• Mazmuria Trade terminal at Bethlehem eastern entrance – Status: Operational: In September 2005, the Israeli Army declared a plan to establish commercial terminal on confiscated land from Al-Khas and An-Nu’ man Villages located east of Bethlehem Governorate. The confiscation process was carried out in accordance to four Israeli military orders holding numbers (156-5-T), (154-5-T), (155-5-T) and (52-05); which were handed out to residents of the two villages informing them that 43 Dunums of their lands will be confiscated to construct a trade passage and an additional part sections of roads designated to serve the trade passage, leading to Har Homa settlement and consequently, to Israel.
  • Al Jab’a Trade passage – Status: in Planning phase: On August 22, 2005, the Israeli Occupation Army handed out residents of Al-Jab’a two military orders declaring the confiscation of 181 dunums for the construction of Al-Jab’a Terminal. According to the first military order (#T/158/ 05), 110 dunums of Al-Jab’a lands, and the nearby village of Surif were designated for confiscation to alter the existing checkpoint south of Al-Jab’a to a trade passage.
  • Al Khader Crossing Passage – Status: under construction: On November 21, 2005, the Israeli Army issued military order #210/05/T to confiscate 85 Dunums (according to the order) from three Palestinian communities west of Bethlehem Governorate (Beit Jala, Battier, and Al-Khader) to construct a tunnel and a terminal for travelers between Bethlehem western rural area and Bethlehem Governorate.
  • Al Walajeh Terminal – Status: in planning phase: On February 19, 2006, the Israeli Occupation Army issued a new military order (#25/06/T) to confiscate 39.8 dunums from Al-Walajeh village (parcel Block 3) and Beit Jala city (parcel Block 2). The order identified the reason for the confiscation to “military purposes,” which was later defined for the construction of a new Terminal in the area, (Har Gilo Terminal).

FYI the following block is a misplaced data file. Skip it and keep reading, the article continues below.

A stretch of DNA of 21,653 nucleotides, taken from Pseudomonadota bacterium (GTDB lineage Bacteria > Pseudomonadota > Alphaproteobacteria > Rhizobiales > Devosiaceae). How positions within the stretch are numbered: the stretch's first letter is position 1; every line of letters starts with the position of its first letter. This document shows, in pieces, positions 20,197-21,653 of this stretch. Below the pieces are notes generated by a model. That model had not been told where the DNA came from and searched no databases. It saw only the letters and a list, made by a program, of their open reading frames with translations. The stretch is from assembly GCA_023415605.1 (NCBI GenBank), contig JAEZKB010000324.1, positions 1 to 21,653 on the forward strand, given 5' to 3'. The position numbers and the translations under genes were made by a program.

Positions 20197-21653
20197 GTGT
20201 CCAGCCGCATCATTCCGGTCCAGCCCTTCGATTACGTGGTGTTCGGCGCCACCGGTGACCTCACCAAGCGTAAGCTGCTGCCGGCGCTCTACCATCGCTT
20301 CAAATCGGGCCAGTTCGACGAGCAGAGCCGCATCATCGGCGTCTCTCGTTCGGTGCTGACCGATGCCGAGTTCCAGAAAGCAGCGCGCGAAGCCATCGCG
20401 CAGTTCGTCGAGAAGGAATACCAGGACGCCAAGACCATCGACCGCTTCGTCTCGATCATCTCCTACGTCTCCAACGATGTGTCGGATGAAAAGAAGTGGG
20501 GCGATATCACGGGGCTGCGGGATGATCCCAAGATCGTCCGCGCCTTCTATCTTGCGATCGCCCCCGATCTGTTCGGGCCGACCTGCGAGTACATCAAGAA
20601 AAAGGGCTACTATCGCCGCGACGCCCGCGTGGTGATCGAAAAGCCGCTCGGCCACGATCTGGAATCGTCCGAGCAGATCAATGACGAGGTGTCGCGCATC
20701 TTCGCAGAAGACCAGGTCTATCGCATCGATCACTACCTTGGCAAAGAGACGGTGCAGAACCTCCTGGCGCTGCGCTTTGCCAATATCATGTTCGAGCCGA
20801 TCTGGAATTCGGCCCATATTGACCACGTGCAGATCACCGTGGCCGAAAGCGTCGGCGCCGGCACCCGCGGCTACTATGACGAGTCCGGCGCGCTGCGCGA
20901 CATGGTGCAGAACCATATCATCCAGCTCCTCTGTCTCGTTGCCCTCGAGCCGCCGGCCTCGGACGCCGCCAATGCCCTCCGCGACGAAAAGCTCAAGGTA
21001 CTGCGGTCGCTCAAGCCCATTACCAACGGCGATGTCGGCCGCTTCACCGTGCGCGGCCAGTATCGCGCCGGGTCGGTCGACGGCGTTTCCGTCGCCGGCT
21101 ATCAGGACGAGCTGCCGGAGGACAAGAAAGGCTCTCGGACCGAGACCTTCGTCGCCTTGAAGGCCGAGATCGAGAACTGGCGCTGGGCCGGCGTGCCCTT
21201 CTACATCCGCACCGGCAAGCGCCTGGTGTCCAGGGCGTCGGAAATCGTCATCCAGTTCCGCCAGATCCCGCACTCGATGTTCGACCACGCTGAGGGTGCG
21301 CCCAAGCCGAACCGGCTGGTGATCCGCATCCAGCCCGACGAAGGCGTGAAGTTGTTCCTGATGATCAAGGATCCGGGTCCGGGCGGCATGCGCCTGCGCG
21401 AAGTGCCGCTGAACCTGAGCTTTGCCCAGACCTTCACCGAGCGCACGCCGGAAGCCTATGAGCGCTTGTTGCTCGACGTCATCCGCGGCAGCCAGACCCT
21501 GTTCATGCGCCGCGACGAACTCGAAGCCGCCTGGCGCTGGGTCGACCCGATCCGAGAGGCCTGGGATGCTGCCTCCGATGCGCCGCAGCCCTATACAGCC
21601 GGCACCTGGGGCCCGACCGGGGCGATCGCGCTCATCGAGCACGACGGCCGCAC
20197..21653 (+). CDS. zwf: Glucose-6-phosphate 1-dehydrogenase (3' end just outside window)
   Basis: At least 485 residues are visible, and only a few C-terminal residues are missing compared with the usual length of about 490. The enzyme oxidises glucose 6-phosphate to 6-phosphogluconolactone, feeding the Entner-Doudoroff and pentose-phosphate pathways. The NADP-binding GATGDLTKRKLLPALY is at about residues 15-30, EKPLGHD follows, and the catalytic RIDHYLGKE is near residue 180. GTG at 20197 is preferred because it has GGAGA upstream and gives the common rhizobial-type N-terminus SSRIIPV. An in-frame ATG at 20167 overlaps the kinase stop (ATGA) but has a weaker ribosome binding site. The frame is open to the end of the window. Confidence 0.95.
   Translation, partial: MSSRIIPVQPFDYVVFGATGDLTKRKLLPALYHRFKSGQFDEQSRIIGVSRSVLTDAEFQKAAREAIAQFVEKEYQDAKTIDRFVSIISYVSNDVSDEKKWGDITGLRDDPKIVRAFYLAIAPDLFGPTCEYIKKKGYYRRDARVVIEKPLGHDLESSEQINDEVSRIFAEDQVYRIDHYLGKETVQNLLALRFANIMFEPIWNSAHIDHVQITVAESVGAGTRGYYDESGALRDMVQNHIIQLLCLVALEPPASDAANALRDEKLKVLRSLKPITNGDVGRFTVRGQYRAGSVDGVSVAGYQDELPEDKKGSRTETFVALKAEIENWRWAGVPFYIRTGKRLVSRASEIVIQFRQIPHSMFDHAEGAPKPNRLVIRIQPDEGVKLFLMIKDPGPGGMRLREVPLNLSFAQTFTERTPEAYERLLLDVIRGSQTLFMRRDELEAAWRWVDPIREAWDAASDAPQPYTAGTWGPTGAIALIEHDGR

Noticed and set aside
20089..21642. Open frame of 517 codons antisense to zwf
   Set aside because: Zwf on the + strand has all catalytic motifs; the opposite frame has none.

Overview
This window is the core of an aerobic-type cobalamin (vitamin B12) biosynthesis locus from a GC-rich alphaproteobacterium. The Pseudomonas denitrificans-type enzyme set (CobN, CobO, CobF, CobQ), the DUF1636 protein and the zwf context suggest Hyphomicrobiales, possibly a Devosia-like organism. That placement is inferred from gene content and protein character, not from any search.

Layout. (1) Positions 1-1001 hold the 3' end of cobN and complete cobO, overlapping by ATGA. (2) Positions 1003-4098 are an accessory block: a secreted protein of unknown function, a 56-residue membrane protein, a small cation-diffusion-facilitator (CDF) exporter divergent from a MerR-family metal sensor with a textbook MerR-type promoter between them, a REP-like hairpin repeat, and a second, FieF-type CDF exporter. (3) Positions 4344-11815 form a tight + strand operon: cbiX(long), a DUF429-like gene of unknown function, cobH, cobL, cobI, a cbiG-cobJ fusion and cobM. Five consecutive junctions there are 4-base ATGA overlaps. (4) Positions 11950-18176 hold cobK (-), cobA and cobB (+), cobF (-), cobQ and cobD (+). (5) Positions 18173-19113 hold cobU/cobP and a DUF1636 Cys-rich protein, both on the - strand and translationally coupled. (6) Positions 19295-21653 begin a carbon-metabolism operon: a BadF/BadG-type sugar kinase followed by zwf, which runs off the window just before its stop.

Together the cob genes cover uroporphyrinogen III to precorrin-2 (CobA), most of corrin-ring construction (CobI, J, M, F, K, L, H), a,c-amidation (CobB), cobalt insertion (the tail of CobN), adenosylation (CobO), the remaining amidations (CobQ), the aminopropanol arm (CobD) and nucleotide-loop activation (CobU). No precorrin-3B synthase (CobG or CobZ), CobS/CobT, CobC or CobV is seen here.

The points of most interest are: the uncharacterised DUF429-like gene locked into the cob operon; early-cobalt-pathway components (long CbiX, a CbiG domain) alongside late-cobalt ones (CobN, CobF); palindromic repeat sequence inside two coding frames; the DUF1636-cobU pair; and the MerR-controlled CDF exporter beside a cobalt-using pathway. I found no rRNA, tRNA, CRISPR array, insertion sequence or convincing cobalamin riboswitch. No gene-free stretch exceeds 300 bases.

The Israeli bypass Road number 3157
The Israeli bypass road number 3157 stretches across 5.5 km in length in Bethlehem governorate. It extends from Efrat settlement road junction in the west and continues towards the east passing through the lands of Umm Salamuna, Marah Ma’alla, Jouret Al Sham’a, Marah Rabah, Al Manshiya and Al Halqam villages until it connects with the Israeli Bypass road number 356 in the west. Together, the two Bypass roads (# 3157 and # 356) form a geographical link between the illegal Israeli settlements cluster located southeast of Bethlehem governorate (Nikodim, Kfar Eldad (El David) and Teqou'(including Teqou’ C & D) with Jerusalem via Har Homa settlement, and with the Israeli settlements’ cluster of Gush Etzion in the west and settlements inside the Green Line (1949 Armistice Line).
The Israeli Segregation Wall plan
In June 2002, the Israeli Government launched its policy of unilateral segregation between Israel and the Occupied Palestinian Territory (OPT) by establishing a Segregation Zone along the western terrains of the occupied West Bank. The Israeli Segregation Zone covers substantial sizeable and significant land areas, rich with natural resources (water aquifers) as it runs along and through the western part of the West Bank from north to south, grabbing the most fertile agricultural lands, isolating Palestinian communities in enclaves, undermining the territorial contiguity between the Palestinian villages and cities, controlling the natural resources, and encapsulating most of the illegal Israeli settlements. At this time, an explanation of the term “Segregation Wall” should be made obvious as it reflects two shapes of structures used by the Israeli Army to complete their territorial separation mission in the occupied Palestinian territory, it is either concrete partition of 8-12 meters in height or in the other case, and multi line fences are used. In both cases, the term Segregation Wall applies.